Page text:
Artifacts at biblical Corinth: Jewish Presence

December 18, 2019

Fant and Reddish make these interesting observations about biblical Corinth:

No city in the ancient world both benefited and suffered from its location more than Corinth. Situated on the main north-south route between northern and southern Greece, and with two good ports that linked it to Italy on the west and Asia Minor on the east, Corinth quickly became a center for commerce. But the location of Corinth also had its downside. The city often found itself caught in the middle between hostile neighbors, Athens to the north and Sparta to the south. Armies crisscrossed its streets as often as merchants, and more than once the city had to arise from ashes and rubble. Today only Athens attracts more interest in Greece for its historic antiquities than Corinth. It ranks as a must-see location for every traveler to Greece. (A Guide to Biblical Sites in Greece and Turkey, p.45).

Synagogue Inscription. There is a section of a lintel with a partial inscription, [Syna] goge hebr [aion], “Synagogue of the Hebrews.”

Synagogue Inscription at Corinth. Corinth Museum. Photo ©Leon Mauldin.

It is thought that this artifact is to be dated as late Roman or early Byzantine, and hence would post-date the time of the Apostle Paul.

But the Bible shows there was certainly a Jewish presence at Corinth in Paul’s day. In fact, upon Paul’s arrival there (2nd Missionary Journey), he stayed with fellow-tent-makers Aquila and Priscilla, who were Jews, and were there “because Claudius had commanded all the Jews to leave Rome” (Acts 18:1-2). Claudius was emperor AD 41-54.

Roman Emperor Claudius. Istanbul Archaeology Museum. Photo ©Leon Mauldin.

The text in Acts 18 continues, relating Paul’s “reasoning in the synagogue every Sabbath” (v.4), and also including brief notation of the conversion of Crispus, the ruler of the synagogue:

3 and because he was of the same trade, he stayed with them and they were working, for by trade they were tent-makers. 4 And he was reasoning in the synagogue every Sabbath and trying to persuade Jews and Greeks. 5 But when Silas and Timothy came down from Macedonia, Paul began devoting himself completely to the word, solemnly testifying to the Jews that Jesus was the Christ. 6 But when they resisted and blasphemed, he shook out his garments and said to them, “Your blood be on your own heads! I am clean. From now on I will go to the Gentiles.” 7 Then he left there and went to the house of a man named Titius Justus, a worshiper of God, whose house was next to the synagogue. 8 Crispus, the leader of the synagogue, believed in the Lord with all his household, and many of the Corinthians when they heard were believing and being baptized. (Acts 18:3-8).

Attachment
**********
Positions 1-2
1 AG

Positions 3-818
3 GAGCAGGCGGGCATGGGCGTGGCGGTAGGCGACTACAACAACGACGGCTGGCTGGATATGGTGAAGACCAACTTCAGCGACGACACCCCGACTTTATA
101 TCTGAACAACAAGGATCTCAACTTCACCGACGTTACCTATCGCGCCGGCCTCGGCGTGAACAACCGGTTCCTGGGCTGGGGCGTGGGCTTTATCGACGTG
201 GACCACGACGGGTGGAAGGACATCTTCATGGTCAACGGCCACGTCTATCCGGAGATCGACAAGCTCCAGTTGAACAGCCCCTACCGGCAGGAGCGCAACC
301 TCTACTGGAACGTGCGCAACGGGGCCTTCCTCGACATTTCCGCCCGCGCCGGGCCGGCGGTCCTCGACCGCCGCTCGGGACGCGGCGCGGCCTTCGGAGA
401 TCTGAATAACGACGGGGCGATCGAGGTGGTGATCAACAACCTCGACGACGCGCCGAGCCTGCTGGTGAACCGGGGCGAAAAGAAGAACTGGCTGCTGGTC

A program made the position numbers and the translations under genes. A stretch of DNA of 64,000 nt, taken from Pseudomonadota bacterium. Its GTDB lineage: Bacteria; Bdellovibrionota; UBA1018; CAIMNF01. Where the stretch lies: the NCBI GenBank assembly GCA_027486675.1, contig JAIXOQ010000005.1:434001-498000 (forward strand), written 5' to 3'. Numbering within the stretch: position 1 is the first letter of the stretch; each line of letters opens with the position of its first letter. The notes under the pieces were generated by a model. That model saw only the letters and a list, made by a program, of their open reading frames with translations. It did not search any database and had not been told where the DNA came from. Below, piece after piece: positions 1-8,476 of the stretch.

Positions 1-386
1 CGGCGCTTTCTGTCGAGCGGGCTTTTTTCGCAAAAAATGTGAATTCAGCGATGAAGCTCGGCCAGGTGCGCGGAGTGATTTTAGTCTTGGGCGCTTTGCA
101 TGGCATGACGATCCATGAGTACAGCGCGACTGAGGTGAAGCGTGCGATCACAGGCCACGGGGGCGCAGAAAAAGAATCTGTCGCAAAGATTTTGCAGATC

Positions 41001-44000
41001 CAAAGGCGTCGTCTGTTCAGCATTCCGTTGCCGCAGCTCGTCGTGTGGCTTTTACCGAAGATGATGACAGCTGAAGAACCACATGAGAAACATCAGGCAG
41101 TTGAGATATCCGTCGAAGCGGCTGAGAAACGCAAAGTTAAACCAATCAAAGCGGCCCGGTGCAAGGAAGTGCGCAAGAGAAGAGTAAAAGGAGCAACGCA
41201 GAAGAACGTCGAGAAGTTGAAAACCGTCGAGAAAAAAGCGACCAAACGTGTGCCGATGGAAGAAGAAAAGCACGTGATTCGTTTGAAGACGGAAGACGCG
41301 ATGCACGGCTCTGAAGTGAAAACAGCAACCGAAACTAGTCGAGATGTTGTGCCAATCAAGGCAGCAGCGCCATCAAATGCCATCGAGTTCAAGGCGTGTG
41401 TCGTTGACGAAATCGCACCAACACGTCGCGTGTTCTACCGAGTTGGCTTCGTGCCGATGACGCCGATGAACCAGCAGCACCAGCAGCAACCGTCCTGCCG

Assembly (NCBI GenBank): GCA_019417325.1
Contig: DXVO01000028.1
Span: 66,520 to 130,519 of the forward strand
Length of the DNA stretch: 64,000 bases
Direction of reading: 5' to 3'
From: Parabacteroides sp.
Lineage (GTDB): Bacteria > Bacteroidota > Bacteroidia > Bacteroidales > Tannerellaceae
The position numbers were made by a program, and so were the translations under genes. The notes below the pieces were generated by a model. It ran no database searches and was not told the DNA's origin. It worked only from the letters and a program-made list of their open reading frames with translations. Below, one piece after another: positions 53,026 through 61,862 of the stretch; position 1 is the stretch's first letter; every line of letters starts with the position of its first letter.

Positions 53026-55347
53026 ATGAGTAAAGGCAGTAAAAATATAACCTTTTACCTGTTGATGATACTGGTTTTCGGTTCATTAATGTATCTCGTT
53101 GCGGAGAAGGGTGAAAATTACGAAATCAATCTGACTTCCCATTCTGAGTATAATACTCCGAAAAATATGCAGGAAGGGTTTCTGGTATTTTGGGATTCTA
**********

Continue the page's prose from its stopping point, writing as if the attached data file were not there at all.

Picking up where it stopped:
Capital with Menorahs and Palm Branches. There is also on display at the museum there at Corinth a capital decorated with menorahs and palm branches. It is thought that this once decorated the top of a pillar, probably from the synagogue.

Capital with menorahs and palm branches. Corinth Museum. Photo ©Leon Mauldin.

Paul’s one desire was to live in such a manner as to save as many as possible, whether Jews or Gentiles:

“To the Jews I became as a Jew, so that I might win Jews; to those who are under the Law, as under the Law though not being myself under the Law, so that I might win those who are under the Law; to those who are without law, as without law, though not being without the law of God but under the law of Christ, so that I might win those who are without law. 22 To the weak I became weak, that I might win the weak; I have become all things to all men, so that I may by all means save some.” (1 Cor.  9:20-22).

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Synagogue at Magdala

October 17, 2013

There are numerous ongoing excavations in Israel. We were excited to begin our day today with a stop at Magdala. A volunteer told our group about some of the discoveries there.

Volunteer at Magdala informing our group about discoveries there.

Volunteer at Magdala. Photo by Leon Mauldin

I had been to Magdala twice before, but today was the first time I was able to walk around the site and take photos. There were several matters of interest there, but I especially wanted to see the synagogue, as the remains date back to the first century!

1st century Synagogue at Magdala. Photo by Leon Mauldin.

1st century Synagogue at Magdala. Photo by Leon Mauldin.